Doors at 7:30, show at 8
Rickshaw Stop, 155 Fell St @ Van Ness
School may be out for the summer, but we’re not! And what true nerd ever looked forward to summer vacation, anyway? This month’s Nite is a total dork fantasyland: bizarre guitars, 192 giant laser beams, and The Simpsons teaching science. Be there or be square!
“Strum und Twang: A Brief History of the Guitar and Its Cousins” by Brian Davis
Most Americans have at least picked out a few chords on guitar, and all of us have enjoyed some of its diverse repertoire. But few people know the names of any great balalaika or lute player, so I ask you: “Why guitar?” Surely the guitar is not nearly as easy to play as the ukulele nor as sexy as the theorbo. This talk will attempt to cover the 4,000-year history of the guitar and its cousins, and what the guitar’s dominance means for the future of music.
Brian Davis is a game designer and amateur luthier whose work focuses on the modernization of early musical instruments. His completed instruments include a fretless bass mandola, electric Irish bouzouki, multi-scale firebird mandolin, and many other bizarre creations. If you are plagued by the question, “What would Bach sound like on electric lute?” or “Can you make black metal using only American folk instruments?” you should talk to this guy.
“Science in The Simpsons“ by Kishore Hari
“Ah, there’s nothing more exciting than science. You get all the fun of sitting still, being quiet, writing down numbers, paying attention… Science has it all.” – Principal Seymour Skinner. All those hours watching The Simpsons were not in vain! We’ll take a look at all the science those beloved characters have taught us over the past 22 years: genetic engineering, time travel, artificial intelligence, extraterrestrials, quantum physics, and more. And yes, in this talk we will definitely obey the laws of thermodynamics.
Kishore Hari is the director of the first-ever Bay Area Science Festival, led by UCSF. In a former life, he was an environmental chemist, but currently spends a majority of his time researching the combined impact of late-night cartoons and beer on the human brain and his marriage.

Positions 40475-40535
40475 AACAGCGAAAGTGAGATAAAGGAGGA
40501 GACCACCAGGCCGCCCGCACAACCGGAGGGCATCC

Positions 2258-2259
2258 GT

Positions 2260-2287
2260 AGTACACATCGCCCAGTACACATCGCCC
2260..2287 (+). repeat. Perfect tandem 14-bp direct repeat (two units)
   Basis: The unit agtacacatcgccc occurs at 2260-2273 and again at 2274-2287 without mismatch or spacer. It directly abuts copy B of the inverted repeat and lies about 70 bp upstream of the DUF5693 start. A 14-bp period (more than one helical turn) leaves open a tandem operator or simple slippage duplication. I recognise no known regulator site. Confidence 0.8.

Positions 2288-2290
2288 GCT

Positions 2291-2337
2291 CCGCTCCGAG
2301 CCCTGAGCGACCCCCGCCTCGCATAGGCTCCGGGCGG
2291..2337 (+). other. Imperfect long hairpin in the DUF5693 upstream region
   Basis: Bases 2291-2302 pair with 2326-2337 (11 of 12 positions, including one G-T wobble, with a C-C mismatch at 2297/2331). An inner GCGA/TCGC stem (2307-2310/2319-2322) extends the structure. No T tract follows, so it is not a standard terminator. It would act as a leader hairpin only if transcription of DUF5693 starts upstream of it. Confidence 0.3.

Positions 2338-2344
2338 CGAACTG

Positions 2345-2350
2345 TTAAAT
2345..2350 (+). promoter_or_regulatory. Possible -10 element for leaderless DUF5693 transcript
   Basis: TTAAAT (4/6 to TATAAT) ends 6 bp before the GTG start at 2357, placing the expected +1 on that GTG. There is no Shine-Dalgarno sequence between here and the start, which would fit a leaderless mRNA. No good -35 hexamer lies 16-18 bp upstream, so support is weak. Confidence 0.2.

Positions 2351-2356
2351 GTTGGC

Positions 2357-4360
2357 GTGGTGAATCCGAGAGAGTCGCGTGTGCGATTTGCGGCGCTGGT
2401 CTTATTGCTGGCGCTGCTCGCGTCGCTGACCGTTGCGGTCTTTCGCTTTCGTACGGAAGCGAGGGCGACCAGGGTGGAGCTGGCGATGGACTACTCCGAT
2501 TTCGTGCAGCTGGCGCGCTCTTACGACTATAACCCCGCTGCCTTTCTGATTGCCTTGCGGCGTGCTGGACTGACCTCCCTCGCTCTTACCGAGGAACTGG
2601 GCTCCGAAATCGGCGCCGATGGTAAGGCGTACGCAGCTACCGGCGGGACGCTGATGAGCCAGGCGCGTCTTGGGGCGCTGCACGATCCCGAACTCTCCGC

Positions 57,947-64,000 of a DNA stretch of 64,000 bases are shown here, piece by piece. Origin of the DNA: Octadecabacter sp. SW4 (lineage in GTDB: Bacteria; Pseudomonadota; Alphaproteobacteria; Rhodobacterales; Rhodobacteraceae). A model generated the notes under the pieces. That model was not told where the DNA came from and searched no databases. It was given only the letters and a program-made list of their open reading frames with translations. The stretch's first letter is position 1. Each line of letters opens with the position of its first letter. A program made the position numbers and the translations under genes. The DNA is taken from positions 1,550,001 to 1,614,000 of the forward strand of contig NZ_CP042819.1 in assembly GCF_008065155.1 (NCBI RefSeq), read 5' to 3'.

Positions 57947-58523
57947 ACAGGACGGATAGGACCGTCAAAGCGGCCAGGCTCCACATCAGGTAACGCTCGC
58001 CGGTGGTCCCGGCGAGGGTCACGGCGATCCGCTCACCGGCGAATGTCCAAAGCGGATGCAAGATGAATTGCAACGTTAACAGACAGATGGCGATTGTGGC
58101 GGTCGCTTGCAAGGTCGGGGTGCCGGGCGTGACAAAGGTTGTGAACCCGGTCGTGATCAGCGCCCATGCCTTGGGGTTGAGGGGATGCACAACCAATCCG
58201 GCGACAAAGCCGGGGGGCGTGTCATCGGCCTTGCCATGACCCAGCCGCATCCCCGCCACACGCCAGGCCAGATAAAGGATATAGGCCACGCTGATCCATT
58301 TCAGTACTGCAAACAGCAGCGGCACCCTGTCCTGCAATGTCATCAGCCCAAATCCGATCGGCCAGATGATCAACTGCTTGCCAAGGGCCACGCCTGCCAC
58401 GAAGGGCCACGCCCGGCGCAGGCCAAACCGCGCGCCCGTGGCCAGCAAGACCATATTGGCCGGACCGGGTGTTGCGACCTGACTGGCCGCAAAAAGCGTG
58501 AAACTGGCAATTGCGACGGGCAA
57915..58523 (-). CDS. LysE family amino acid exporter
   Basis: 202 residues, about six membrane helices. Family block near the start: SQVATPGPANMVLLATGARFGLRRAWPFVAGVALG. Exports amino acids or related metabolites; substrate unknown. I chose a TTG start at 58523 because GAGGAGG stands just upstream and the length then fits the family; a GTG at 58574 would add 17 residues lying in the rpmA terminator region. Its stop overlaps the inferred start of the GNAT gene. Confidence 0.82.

“Building a Star on Earth: The National Ignition Facility” by John Post and Tim Frazier
The National Ignition Facility (NIF) is the world’s largest and highest-energy laser. Like, 192 giant lasers housed in a ten-story building the size of three football fields, capable of delivering 50 times more energy than any previous laser system. Just the sort of thing we need to blow up Alderaan and crush the Rebellion forever, right? But the NIF also has the goal of being the first to achieve laboratory-based, self-sustaining nuclear fusion–the process that powers the sun and the stars! John Post and Tim Frazier will guide us through the NIF’s achievement so far–a major step toward developing inertial fusion energy as a clean, safe and virtually unlimited energy source for the future.
John Post is an assistant principal associate director for the National Ignition Facility (NIF)/Photon Sciences Directorate organization at Lawrence Livermore National Laboratory (LLNL) in Livermore, California. John’s primary area of responsibility is strategic management systems, with a focus on project management.
Tim Frazier leads the Information Technology (IT) organization for the NIF and Photon Science Principal Associate Directorate (PAD) at LLNL. Prior to leading IT, Tim co-led NIF’s Shot Data Systems (SDS) organization. Both John and Tim seem to suffer from “abbreviate everything syndrome” (AES).
And, of course: DJ Alpha Bravo turntabling and tweeting away.